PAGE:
Proximal Tibial Bone Graft

What is a bone graft?

Bone grafts may be needed for various orthopaedic surgeries of the foot and ankle. Bone grafts provide bony support and/or fill in areas where bone is absent. Bone grafts are either autograft, taken from the patient, or allograft, taken from a bone donor. The best bone graft provides enough bone and healing with minimal problems for the patient.
 

PTBG2.jpgCortical window to get bone from the proximal tibia.

What is a proximal tibial bone graft?

Proximal tibial bone graft (PTBG) is a type of autograft. The proximal tibia is the upper portion of the leg or shin bone that is just below the knee joint. Getting bone graft from this body part is usually less painful than from other areas like the pelvis.
 

When is a PTBG done?

PTBG is done for the treatment of severe arthritis, fractures, tumors, bone cysts, and unhealed joint fusions or fractures.
 

When should I avoid a PTBG?

The main reason to not have a PTBG is if you have hardware in the upper leg. Such devices include knee replacements, plates, and screws and rods. Other reasons to avoid a PTBG include skin problems or infection at the upper leg. Also, some orthopaedic procedures require a specifically shaped graft that the proximal tibia cannot provide. This kind of graft may need to be taken from the pelvis.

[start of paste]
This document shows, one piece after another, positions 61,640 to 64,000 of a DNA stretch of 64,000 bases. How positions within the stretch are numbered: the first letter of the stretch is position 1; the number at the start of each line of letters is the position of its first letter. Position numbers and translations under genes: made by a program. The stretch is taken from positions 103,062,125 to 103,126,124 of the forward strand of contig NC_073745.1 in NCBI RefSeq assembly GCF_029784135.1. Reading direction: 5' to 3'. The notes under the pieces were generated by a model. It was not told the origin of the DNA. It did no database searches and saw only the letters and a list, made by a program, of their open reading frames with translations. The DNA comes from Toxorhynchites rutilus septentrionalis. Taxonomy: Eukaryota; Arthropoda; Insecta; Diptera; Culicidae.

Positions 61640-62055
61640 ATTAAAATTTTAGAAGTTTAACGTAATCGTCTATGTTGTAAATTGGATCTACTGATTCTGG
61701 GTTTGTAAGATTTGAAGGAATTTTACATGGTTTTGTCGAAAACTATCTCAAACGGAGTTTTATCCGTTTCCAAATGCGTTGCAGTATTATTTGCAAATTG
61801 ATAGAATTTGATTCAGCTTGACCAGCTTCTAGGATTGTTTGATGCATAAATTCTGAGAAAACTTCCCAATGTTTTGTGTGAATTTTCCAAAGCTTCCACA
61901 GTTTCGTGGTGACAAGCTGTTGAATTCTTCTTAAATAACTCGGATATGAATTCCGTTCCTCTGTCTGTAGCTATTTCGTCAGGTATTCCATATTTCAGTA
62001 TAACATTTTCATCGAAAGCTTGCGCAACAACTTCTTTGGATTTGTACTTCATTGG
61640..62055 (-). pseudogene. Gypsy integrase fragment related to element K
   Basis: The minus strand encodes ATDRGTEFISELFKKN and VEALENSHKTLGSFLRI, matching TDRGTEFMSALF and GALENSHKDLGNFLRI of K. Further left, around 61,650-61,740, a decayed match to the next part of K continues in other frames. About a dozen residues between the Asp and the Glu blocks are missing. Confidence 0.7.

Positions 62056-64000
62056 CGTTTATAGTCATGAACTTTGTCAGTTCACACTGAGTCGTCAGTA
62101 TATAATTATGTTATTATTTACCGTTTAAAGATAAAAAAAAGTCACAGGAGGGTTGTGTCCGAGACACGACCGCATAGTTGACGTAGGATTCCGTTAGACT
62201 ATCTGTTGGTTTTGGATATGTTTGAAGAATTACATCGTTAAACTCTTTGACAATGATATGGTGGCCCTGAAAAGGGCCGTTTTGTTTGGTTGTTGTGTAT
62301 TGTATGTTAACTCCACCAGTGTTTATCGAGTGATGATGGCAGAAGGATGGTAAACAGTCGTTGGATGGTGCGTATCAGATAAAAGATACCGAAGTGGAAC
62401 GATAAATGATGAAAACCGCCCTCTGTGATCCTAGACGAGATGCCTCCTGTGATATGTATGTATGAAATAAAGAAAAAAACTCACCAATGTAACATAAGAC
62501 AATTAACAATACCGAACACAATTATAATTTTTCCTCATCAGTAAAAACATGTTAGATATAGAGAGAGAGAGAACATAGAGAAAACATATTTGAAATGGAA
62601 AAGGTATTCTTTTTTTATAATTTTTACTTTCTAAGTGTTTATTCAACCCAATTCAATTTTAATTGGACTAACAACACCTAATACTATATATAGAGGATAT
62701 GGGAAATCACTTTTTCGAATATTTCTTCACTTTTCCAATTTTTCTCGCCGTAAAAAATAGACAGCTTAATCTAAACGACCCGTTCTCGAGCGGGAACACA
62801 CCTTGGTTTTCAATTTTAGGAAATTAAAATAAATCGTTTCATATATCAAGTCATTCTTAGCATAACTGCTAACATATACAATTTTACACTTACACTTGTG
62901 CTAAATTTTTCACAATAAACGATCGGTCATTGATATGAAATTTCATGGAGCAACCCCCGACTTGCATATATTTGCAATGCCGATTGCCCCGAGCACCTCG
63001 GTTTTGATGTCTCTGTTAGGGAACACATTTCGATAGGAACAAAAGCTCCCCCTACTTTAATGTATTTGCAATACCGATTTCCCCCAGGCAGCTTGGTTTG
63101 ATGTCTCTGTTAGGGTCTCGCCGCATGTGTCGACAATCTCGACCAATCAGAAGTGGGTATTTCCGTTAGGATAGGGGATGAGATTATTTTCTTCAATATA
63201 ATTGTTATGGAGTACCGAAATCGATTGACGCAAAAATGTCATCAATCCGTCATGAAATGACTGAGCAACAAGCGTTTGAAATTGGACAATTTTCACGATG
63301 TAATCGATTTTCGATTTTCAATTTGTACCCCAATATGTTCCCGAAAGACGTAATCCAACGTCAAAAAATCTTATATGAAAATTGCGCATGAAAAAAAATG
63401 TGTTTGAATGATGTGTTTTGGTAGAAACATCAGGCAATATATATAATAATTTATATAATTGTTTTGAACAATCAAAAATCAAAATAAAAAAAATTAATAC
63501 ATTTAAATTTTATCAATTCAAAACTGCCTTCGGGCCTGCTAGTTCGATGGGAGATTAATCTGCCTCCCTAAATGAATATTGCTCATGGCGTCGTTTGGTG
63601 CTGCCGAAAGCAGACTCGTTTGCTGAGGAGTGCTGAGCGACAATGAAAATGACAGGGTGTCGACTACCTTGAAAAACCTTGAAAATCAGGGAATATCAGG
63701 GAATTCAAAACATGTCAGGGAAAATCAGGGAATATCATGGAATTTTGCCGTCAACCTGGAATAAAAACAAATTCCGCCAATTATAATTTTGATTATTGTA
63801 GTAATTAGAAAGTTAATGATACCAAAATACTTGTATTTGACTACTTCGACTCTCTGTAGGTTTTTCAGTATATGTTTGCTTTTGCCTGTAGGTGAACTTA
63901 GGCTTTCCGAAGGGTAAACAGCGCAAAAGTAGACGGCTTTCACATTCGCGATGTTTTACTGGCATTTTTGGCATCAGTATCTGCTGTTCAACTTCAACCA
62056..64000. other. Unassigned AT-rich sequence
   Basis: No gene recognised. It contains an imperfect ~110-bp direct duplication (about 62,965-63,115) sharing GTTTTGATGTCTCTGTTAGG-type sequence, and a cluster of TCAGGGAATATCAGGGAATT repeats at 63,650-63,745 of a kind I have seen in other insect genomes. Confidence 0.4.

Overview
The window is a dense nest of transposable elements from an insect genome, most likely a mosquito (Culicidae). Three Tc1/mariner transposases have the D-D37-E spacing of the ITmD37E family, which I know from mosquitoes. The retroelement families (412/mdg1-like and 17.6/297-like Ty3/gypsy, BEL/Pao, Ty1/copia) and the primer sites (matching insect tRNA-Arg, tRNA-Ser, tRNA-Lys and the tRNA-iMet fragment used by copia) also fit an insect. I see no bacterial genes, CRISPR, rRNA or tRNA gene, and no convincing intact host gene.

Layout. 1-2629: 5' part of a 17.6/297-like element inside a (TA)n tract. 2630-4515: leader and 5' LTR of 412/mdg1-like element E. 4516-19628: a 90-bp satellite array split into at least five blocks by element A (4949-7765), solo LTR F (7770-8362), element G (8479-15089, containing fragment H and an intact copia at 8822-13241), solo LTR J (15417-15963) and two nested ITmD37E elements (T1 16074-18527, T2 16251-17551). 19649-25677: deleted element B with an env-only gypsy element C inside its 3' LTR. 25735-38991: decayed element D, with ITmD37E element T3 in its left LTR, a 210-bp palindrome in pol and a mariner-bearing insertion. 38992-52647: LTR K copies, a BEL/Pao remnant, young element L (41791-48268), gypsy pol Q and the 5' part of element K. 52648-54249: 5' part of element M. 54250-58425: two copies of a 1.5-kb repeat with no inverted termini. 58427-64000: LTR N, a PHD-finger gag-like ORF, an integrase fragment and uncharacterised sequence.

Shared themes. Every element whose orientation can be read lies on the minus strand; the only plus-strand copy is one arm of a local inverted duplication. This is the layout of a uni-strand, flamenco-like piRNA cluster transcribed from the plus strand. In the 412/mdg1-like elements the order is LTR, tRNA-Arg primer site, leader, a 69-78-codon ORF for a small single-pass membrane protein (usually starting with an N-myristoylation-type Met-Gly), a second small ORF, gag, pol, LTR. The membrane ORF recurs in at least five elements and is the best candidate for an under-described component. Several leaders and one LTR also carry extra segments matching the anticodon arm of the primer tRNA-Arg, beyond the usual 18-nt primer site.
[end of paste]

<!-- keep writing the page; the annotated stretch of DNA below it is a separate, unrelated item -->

General Details of Procedure

The graft is usually taken from the leg above the foot/ankle being operated on. An incision is made over  an area of the upper leg. The incision may be small or large depending on how much graft is needed for the patient’s foot/ankle.
 
Two types of bone can be taken from the proximal tibia. The first is a harder, outer shell of bone that can be removed as a strip. The second is the spongier bone within the proximal tibia. Tools such as drills, chisels and scoops are used for a PTBG. At times, the surgeon may leave a drain in the leg at the bone for a short time to prevent excessive blood collection. The skin incision is typically closed with sutures or skin staples.
 
PTBG1.jpg
Surgical setup for a proximal tibial bone graft. The portals are marked around the knee in blue ink, including the planned incision.

What happens after PTBG?

Recovery from a PTBG is related to healing of the wound. This usually takes a couple of weeks. You may bear weight on your leg from which the bone was taken if the foot/ankle surgeries done at the same time allow for it. Bending the knee is usually allowed immediately after a PTBG.
 

Potential Complications

Potential problems after a PTBG include infection, fracture of the proximal tibia and pain related to the procedure.
 

Frequently Asked Questions

 
If proximal tibial bone graft is taken from my knee, will this prevent me from being able to have other procedures done in this area, such as knee replacement?
No. Most surgeries to treat knee problems can be done safely in the future.
 
Does harvesting tibial bone grafting damage the knee joint?
No. The graft is taken just below the actual joint with great care taken to protect the knee at all times.
 
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